The testers noted the sudden "loud bang" emitted by a Lucid Air Grand Touring luxury car during testing. They also experienced a loss of power while driving the luxury EV. The testers were driving an electric vehicle that won the auto magazine's 2022 Car of the Year award, which costs around $125,600 brand new.
Writer Erick Ayapana detailed his account of the EV failure that happened several months ago in an article published on Oct. 17. According to Ayapana, what "was supposed to be a fun and routine test" of the EV turned into "an hours-long ordeal."
The testers began instrumented testing with 60-0 miles per hour (mph) braking. The Lucid executed six of these tests, along with one additional test going from 100 to 0 mph, with no issues.
After braking, Ayapana said they moved on to acceleration testing. The Lucid Air has a launch control system that is easy to activate, and using launch control typically results in the best numbers.
First, one of the test drivers selected sprint mode, the "sportiest drive setting," firmly pressed the brake pedal with his left foot and fully depressed the accelerator with his right foot. After several seconds, a "launch mode activated" message showed up on the instrument panel.
Next, the driver released the brake pedal and held on as the Lucid rocketed from a standstill with impressive force. Somewhere between 40 and 60 mph, they suddenly heard a "startlingly loud bang," followed by a sudden loss of power.
Eventually, the Lucid coasted to a stop, with the brakes and steering still operable. Next, the instrument cluster lit up with warning lights and error messages including "Drive System Fault, Contact Customer Care." (Related: Massive explosion at EV battery warehouse in Uzbekistan kills 15-year-old boy, injures 163.)
The testers then decided to get the car off the test track because they were at the tail end of their allotted time and risked delaying the facility's testing for the day. After 20 to 30 minutes of being stranded on the track, the staff at the facility decided to tow the car to a nearby lot.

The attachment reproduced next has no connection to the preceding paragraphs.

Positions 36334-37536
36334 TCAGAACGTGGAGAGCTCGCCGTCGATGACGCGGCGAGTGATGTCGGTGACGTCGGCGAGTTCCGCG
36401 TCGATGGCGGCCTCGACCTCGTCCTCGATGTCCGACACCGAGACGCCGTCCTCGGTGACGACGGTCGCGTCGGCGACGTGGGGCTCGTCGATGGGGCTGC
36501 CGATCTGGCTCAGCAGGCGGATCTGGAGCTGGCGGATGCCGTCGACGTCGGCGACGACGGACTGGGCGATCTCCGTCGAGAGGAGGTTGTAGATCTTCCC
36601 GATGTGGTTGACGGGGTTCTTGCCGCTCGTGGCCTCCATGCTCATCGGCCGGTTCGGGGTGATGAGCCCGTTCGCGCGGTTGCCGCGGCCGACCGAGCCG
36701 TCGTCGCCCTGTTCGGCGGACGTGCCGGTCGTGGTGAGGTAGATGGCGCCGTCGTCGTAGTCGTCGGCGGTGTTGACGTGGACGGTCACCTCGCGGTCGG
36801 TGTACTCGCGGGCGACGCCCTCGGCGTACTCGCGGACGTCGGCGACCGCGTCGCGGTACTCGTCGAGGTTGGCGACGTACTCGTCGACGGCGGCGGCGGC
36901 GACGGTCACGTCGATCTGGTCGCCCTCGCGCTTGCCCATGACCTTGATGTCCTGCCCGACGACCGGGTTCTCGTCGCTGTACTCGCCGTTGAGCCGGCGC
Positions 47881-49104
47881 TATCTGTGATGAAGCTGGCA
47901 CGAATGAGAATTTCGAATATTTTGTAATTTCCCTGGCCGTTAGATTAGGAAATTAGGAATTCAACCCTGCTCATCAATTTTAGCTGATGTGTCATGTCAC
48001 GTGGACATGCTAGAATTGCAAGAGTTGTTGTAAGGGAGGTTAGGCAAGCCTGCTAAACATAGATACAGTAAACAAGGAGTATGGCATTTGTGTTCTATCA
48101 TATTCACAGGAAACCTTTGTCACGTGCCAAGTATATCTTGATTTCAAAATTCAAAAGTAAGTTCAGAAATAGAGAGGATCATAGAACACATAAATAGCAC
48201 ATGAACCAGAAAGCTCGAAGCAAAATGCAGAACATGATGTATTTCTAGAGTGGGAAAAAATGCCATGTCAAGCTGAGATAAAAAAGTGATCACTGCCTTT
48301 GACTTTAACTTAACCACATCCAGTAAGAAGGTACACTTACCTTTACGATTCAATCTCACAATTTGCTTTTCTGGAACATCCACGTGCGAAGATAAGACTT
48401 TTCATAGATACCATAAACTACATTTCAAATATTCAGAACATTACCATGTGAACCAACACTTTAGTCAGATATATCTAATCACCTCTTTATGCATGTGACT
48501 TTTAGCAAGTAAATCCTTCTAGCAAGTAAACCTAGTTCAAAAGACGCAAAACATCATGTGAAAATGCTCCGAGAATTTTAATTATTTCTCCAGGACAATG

After the Lucid was unloaded from the tow truck, it seemingly fixed itself and was able to drive like normal, but with one warning light still on. The writers explained the situation to a Lucid representative, who decided to have the vehicle towed to a service center in Los Angeles.
It was under repair for several days, said Ayapana. Several months after the incident, Lucid is still unable to provide a diagnosis of the issue.
Associate editor Justin Banner, who also witnessed the incident, suggested that it was a similar issue that affected the Ford Mach-E and led to a recall of close to 50,000 vehicles.
Banner's reporting of the Ford recall revealed that the issue could be traced to "the Mach E's contactors – essentially an electrically controlled switch for the high-voltage battery to connect to its motor system – that are either overheated and deformed to prevent them from making contact (and staying open, killing the power) or welding itself closed."
Ford claimed that the issue was due to the repeated use of DC fast charging and driving at wide-open throttle. Soon after, Ford released a software update to resolve the recall.
Ayapana said they can only hope that Lucid is working on a similar solution to prevent the issues they encountered.
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